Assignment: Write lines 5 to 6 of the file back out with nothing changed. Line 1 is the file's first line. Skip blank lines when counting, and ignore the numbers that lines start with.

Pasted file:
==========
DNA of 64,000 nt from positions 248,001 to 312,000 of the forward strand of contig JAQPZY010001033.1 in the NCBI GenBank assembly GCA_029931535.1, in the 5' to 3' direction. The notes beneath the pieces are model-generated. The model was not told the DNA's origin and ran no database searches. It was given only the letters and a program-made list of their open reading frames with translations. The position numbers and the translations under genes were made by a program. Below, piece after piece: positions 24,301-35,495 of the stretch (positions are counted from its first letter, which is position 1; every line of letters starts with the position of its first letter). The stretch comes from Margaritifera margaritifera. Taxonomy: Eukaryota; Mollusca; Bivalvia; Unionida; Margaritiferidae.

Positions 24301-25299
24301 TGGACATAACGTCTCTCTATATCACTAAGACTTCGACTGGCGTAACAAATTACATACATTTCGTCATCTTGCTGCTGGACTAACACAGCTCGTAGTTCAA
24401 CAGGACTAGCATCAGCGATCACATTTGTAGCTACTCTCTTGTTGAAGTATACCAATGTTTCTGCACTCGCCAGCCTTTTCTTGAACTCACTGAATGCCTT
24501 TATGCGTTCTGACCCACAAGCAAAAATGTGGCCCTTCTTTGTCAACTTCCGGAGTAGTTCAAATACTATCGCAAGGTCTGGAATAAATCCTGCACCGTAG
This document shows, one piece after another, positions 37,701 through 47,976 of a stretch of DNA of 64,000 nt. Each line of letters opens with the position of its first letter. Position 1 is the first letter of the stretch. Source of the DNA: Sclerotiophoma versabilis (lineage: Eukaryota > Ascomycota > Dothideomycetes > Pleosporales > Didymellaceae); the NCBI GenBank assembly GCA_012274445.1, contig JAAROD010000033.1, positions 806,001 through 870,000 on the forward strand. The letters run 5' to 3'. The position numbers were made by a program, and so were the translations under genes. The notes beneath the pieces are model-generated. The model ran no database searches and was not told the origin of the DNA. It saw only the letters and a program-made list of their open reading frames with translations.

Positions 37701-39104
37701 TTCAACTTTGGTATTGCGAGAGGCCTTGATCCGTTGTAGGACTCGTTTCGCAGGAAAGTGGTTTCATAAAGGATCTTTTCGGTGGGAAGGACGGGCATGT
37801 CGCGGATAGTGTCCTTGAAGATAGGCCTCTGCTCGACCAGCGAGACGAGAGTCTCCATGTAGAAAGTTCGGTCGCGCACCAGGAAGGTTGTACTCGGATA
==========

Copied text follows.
24501 TATGCGTTCTGACCCACAAGCAAAAATGTGGCCCTTCTTTGTCAACTTCCGGAGTAGTTCAAATACTATCGCAAGGTCTGGAATAAATCCTGCACCGTAG
This document shows, one piece after another, positions 37,701 through 47,976 of a stretch of DNA of 64,000 nt. Each line of letters opens with the position of its first letter. Position 1 is the first letter of the stretch. Source of the DNA: Sclerotiophoma versabilis (lineage: Eukaryota > Ascomycota > Dothideomycetes > Pleosporales > Didymellaceae); the NCBI GenBank assembly GCA_012274445.1, contig JAAROD010000033.1, positions 806,001 through 870,000 on the forward strand. The letters run 5' to 3'. The position numbers were made by a program, and so were the translations under genes. The notes beneath the pieces are model-generated. The model ran no database searches and was not told the origin of the DNA. It saw only the letters and a program-made list of their open reading frames with translations.